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Dublin Live
Dublin Live
Laura Lyne

Over 2,200 prisoners referred to mental health services last year as waiting lists grow

Over 2,200 prisoners were referred to mental health services in 2022 while the waiting lists sees some waiting over two years for treatment.

The worrying figures were released to Sinn Fein TD Mark Ward who is now calling on the Government to provide more resources and funding to the Irish Prison Service Psychology Service. He's also calling for similar support to be granted to the wider community in Ireland.

He says that the delay in getting vital supports is leading to higher chances of prisoners re-offending upon their release. Mental health issues that are being treated include PTSD, addiction and substance use, mood and anxiety disorders and impulse disorders.

He said: “It is clear that prisoners are not getting the vital mental health supports that they need. In 2022, 2,259 people were referred to the Irish Prison Service Psychology Service, with some prisoners waiting well over two years for an appointment with a psychologist.

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“As you can see from the list of mental health issues, they are quite varied and complex. The failure in getting timely mental health supports is in turn having a negative impact on the rates of reoffending. If a serious mental health difficulty such as acute psychosis is the root cause of an offence, then what hope is there for rehabilitation if the prisoner cannot access basic mental health services? The end result often leads to reoffending upon release, which also leads to an increase in victims.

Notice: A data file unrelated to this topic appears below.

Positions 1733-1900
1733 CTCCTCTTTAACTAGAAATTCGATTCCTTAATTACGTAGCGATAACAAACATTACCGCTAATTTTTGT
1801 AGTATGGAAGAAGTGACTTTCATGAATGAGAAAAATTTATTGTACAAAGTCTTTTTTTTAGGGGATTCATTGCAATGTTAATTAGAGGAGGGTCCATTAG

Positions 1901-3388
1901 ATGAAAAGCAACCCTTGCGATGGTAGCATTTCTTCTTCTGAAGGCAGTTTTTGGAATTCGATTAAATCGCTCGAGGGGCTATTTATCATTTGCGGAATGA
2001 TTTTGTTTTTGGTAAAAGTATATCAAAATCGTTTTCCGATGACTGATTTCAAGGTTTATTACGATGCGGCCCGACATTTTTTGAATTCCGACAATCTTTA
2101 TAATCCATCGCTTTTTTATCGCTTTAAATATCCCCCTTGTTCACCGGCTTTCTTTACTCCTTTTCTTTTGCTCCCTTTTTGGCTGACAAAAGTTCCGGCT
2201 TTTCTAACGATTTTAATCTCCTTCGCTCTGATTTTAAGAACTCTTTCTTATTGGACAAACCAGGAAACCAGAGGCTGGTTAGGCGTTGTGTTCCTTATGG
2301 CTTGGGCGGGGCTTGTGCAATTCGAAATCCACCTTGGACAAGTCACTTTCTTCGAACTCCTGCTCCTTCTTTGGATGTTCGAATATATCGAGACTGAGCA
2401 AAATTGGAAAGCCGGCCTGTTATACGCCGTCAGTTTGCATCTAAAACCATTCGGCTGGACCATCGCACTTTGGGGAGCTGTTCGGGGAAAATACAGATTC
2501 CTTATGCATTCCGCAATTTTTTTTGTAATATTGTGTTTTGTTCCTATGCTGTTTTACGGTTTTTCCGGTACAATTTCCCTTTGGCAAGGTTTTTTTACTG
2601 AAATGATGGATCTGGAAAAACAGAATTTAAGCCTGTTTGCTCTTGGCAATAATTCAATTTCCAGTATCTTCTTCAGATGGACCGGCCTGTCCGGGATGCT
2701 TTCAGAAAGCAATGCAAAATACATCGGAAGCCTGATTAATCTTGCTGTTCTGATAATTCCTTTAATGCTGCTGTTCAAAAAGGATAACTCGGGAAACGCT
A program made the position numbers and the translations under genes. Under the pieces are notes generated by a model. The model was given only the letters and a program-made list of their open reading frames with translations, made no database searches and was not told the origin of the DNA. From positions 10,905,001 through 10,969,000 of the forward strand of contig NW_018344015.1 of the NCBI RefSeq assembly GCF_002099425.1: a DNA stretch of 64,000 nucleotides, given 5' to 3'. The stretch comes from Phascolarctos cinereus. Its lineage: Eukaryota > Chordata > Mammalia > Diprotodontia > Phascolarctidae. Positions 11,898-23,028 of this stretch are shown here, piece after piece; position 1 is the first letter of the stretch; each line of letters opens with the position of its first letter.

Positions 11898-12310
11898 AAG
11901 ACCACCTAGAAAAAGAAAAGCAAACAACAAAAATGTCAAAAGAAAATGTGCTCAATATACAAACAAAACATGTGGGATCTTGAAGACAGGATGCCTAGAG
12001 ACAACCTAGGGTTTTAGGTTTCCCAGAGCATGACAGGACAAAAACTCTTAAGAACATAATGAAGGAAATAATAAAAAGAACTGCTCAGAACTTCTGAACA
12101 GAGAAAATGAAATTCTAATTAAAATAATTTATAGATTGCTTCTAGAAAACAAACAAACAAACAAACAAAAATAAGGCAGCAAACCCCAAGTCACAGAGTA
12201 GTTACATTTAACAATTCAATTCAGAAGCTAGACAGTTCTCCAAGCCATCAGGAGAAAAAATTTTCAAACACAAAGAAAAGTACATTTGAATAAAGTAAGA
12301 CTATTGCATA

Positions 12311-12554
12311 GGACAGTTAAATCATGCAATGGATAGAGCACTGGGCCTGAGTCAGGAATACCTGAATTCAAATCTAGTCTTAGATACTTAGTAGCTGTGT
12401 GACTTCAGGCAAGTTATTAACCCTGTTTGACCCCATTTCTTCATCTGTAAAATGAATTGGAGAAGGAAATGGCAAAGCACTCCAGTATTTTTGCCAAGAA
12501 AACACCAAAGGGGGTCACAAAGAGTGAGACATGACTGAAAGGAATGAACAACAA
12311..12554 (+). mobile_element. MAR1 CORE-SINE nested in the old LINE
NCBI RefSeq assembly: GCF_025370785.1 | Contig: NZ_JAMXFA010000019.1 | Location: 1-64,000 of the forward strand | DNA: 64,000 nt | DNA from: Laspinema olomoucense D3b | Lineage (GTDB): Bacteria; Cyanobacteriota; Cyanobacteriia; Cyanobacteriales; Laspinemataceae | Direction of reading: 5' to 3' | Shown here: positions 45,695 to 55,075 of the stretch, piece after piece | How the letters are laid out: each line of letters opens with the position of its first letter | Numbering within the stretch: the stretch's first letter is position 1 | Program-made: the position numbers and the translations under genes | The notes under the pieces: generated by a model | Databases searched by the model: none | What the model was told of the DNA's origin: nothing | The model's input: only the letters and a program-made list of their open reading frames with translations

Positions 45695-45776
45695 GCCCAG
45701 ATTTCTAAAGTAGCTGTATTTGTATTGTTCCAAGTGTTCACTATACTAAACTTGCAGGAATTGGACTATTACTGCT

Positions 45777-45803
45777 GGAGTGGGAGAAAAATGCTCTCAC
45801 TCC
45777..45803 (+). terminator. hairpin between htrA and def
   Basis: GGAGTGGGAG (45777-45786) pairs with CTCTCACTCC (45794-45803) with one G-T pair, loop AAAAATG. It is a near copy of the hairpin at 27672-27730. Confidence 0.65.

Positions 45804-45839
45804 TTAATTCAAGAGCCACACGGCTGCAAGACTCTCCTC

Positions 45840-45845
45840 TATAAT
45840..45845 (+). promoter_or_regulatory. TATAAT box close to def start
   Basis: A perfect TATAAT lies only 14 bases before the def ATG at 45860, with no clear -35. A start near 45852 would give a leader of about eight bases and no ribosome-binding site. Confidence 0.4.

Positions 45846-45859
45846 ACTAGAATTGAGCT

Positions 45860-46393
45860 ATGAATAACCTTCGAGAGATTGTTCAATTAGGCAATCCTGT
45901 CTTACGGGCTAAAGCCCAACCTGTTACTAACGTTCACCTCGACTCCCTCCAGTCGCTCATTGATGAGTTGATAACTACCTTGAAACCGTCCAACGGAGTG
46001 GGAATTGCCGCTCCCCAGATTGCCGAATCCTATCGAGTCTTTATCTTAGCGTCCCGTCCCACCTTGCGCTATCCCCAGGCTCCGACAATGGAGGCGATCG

"It is a vicious cycle which is being perpetuated by successive governments’ lack of investment and resource planning in both the Irish Prison Service and the mental health services in the wider community. There is also a postcode lottery for treatment depending on which prison you are detained in."

Deputy Ward said that the number of vacancies in the service is adding to delays in getting prisoners treated. In 2021 there was nine vacancies for psychologists in the prison service.

He continued: “For example if you are a prisoner in the women’s Dóchas Centre, you will have to wait on average 153 days for a psychological appointment, however if you are in the Training Unit - the wait is on average 893 days. The Midlands and Mountjoy have over 600 days waiting time for an appointment.

“For too long, the Irish justice system has been the gatekeeper for those experiencing mental health difficulties. If this Government is serious about helping prisoners and bringing down rates of re-offending, then they must resource out prisons."

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